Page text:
The offsetParent property refers to the nearest positioned (non-static)
    ancestor element. If there is no such element, offsetParent will refer
    to the body element[1].

    Consider the following fragment:

    <body>
    <div>
    <p>Lorum ipsum...</p>
    </div>

    <div style="position: relative;">
    <p>Lorum ipsum...</p>
    </div>
    </body>

    The offsetParent property of the first paragraph will refer to the body
    element. There are no positioned ancestor elements, so that default is
    used. In the second case, the offsetParent property will refer to the
    div element as that is positioned. Here, the div element is the parent,
    but it doesn't have to be.

    > Mozilla's docs on the DOM element
    > (http://developer.mozilla.org/en/docs/DOM:element) don't really
    > indicate much of a difference ...


    That particular document doesn't, but the actual description of the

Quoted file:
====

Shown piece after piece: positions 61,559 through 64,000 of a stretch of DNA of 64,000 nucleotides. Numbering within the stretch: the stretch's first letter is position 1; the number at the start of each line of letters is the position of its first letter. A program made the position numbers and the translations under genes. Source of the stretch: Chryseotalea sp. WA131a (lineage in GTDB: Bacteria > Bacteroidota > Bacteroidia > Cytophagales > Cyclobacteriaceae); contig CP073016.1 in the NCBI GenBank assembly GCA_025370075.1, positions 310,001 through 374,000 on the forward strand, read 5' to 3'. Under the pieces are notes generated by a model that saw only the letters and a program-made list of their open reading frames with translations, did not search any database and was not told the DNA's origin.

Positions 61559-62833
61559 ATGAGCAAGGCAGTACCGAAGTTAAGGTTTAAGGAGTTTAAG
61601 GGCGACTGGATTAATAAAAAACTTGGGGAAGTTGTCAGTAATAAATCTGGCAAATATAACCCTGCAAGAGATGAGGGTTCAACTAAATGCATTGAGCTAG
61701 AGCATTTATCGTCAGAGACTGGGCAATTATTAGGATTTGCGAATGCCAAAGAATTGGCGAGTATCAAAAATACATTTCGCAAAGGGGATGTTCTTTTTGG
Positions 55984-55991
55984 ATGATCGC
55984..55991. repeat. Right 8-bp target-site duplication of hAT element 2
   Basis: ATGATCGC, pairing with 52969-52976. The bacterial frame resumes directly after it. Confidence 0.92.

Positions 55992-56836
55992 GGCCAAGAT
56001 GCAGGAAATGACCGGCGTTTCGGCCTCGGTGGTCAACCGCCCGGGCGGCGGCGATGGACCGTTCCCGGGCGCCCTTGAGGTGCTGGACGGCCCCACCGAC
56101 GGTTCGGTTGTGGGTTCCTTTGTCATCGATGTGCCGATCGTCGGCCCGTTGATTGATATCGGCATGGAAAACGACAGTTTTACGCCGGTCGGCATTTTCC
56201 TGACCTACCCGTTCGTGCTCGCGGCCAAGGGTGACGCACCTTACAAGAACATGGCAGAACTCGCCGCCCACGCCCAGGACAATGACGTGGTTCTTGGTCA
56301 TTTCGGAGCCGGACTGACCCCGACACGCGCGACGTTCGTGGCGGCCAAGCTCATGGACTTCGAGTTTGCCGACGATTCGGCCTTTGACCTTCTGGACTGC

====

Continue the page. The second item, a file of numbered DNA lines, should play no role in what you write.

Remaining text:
property[2] does.

    > On a specific div node nested within a whole bunch of other div nodes
    > in the DOM, the parentNode property evaluates to the actual parent
    > node, whereas offsetParent evaluates to null.


    I can't say I've seen that before. Can you post a link to a small
    demonstration?

    > This doesn't really affect me, but when I go to clone the node to
    > append it to clone's real parent for another purpose, the parentNode
    > of the new clone node remains the actual parent I appended it to
    > whereas the offsetParent becomes the HTML body element!


    Unless there is a positioned ancestor, that should be expected.

    [snip]

    > I'm using FF 1.5.0.7 and a XHTML 1.0 transitional doctype.


    <aside>
    Serving XHTML to clients is typically pointless. Doubly so if the
    Transitional document type is used. The latter should be avoided (if at
    all possible, and it usually is) even for HTML.
    </>

    [snip]

    Mike


    [1] The Mozilla documentation indicates that it should be the
    root element, but this doesn't seem to be the case in